Six African leaders are seeking to bring Kiev to the negotiating table for peace talks with Moscow, even as Russian troops remain in annexed Ukrainian oblasts, Pretoria said on Monday. The peace mission is expected to visit both countries’ capitals early next month.
South African President Cyril Ramaphosa will insist that his Ukrainian counterpart, Volodymyr Zelensky, agree to enter peace talks before Russian troops leave his country. This is a necessary step for negotiations to begin, which Kiev has so far ruled out.
Zelensky’s government holds the position that Russian troops must leave all the provinces Moscow has annexed since the war began. Ukraine’s leadership has also set as a non-starter precondition that Moscow must vacate the Crimean peninsula, which Russia annexed in 2014 following a US-backed coup in Kiev.
Conversely, in order for talks to succeed, the Kremlin demands that Kiev recognize Russia’s sovereignty over these territories – including Crimea, which has hosted the Russian Navy’s Black Sea fleet for nearly 250 years. Since 2014, polling has demonstrated overwhelming support among Crimeans for rejoining the Russian Federation, which originally handed over the peninsula to Ukrainian control in the Soviet era.
“First is the cessation of hostilities. Second is a framework for lasting peace,” South African Presidency Spokesman Vincent Magwenya explained, with this chasm in mind. Ramaphosa announced the peace mission last week. The initiative is led by President Macky Sall of Senegal, and includes the leaders of the Republic of the Congo, Uganda, Egypt, and Zambia.
According to Reuters, Ukraine’s ambassador to South Africa, Liubov Abravitova, responded emphatically in a text message, saying ”My President made it very clear … [There will be] no talks between Ukraine and Russia unless Russians leave our territory within its internationally recognized borders.”
Abravitova added, however, that Kiev ”will receive all delegates and speak to them.” Russian Foreign Minister Sergey Lavrov has previously said Moscow welcomes the proposals from the African leaders and Brasília.
For Washington’s part, a State Department spokesperson said it would “welcome any successful effort to convince Vladimir Putin to end his war of territorial aggression.”
Beijing is also working to foster talks between the warring states. In February, China released a 12-point peace plan which calls for negotiations and a ceasefire, respect for national sovereignty, the stabilization of supply chains, an end to unilateral sanctions, a response to humanitarian crises and a reduction of strategic risks.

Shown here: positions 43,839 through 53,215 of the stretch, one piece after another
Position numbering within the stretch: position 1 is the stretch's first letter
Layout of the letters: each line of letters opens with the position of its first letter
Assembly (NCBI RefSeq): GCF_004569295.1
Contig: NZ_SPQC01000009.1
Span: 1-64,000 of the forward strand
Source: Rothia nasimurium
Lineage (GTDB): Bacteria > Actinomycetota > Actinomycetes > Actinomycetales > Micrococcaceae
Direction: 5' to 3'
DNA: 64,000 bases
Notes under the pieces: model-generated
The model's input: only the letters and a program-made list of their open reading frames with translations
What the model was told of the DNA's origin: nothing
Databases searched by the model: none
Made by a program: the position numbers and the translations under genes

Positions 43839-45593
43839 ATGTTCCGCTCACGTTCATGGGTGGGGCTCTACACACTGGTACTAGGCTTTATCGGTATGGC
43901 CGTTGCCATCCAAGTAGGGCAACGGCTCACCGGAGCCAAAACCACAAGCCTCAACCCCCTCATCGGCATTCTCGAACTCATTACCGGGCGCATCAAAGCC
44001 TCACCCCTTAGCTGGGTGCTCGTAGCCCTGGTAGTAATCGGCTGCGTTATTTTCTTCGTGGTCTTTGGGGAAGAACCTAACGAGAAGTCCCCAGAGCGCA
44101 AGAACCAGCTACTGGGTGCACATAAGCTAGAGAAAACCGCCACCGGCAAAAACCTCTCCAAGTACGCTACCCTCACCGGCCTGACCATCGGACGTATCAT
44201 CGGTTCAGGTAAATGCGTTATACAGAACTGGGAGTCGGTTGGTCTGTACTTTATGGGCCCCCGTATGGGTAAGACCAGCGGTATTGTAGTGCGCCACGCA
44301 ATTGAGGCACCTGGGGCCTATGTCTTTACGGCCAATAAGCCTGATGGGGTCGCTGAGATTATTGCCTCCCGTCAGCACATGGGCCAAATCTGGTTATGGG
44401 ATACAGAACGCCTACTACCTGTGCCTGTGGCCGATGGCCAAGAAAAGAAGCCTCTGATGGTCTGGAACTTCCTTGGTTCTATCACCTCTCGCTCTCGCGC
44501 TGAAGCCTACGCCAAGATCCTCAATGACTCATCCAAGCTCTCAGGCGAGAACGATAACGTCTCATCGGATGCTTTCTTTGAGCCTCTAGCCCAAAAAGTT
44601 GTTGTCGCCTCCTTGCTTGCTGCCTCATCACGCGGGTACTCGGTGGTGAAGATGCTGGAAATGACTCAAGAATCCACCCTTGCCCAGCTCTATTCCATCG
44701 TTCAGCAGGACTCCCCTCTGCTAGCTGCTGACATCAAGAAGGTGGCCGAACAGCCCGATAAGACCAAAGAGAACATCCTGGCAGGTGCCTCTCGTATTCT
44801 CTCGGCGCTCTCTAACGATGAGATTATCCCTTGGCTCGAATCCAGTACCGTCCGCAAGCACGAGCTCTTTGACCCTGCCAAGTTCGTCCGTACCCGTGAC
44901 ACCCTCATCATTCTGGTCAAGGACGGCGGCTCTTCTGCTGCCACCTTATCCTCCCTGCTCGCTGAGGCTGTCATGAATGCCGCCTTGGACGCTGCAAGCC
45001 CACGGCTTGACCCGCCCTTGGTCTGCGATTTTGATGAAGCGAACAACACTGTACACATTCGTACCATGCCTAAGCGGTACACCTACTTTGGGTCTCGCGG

Leading the effort is Li Hui, China’s special representative for Eurasian affairs, who visited Kiev last week and was told “Ukraine does not accept any proposals that would involve the loss of its territories or the freezing of the conflict.”
After China made its peace plan public, the White House dismissed it out of hand and explicitly opposed any potential ceasefire or freezing of the conflict. Since then, reports have emerged indicating the US is, in fact, interested in a possible truce similar to the situation on the Korean peninsula. However, whether there is a pause in fighting or not, the administration plans to continue enhancing Ukraine’s interoperability with the NATO alliance, arming Kiev and building up the country as a bulwark of the Washington-led bloc on Russia’s doorstep. US officials are well aware that Moscow views possible Ukrainian membership in the North Atlantic alliance as the “brightest of all redlines.”
Shortly after Putin’s February 2022 invasion commenced, there were nearly successful efforts made by Ankara and Tel Aviv to broker an agreement between the two sides. The talks in March 2022, hosted by Turkey, would have seen Russia pull back to the lines it held before the invasion was launched, while Kiev would have been expected to maintain a neutral status and renounce its aspirations for NATO membership.
Such critical opportunities were deliberately squandered by the United States and its allies – namely former British Prime Minister Boris Johnson, who applied significant pressure on Zelensky to refuse any concessions and keep fighting the war. Later in April, Pentagon chief Lloyd Austin stated that the goal of the Washington-led proxy war is “weakening” Russia.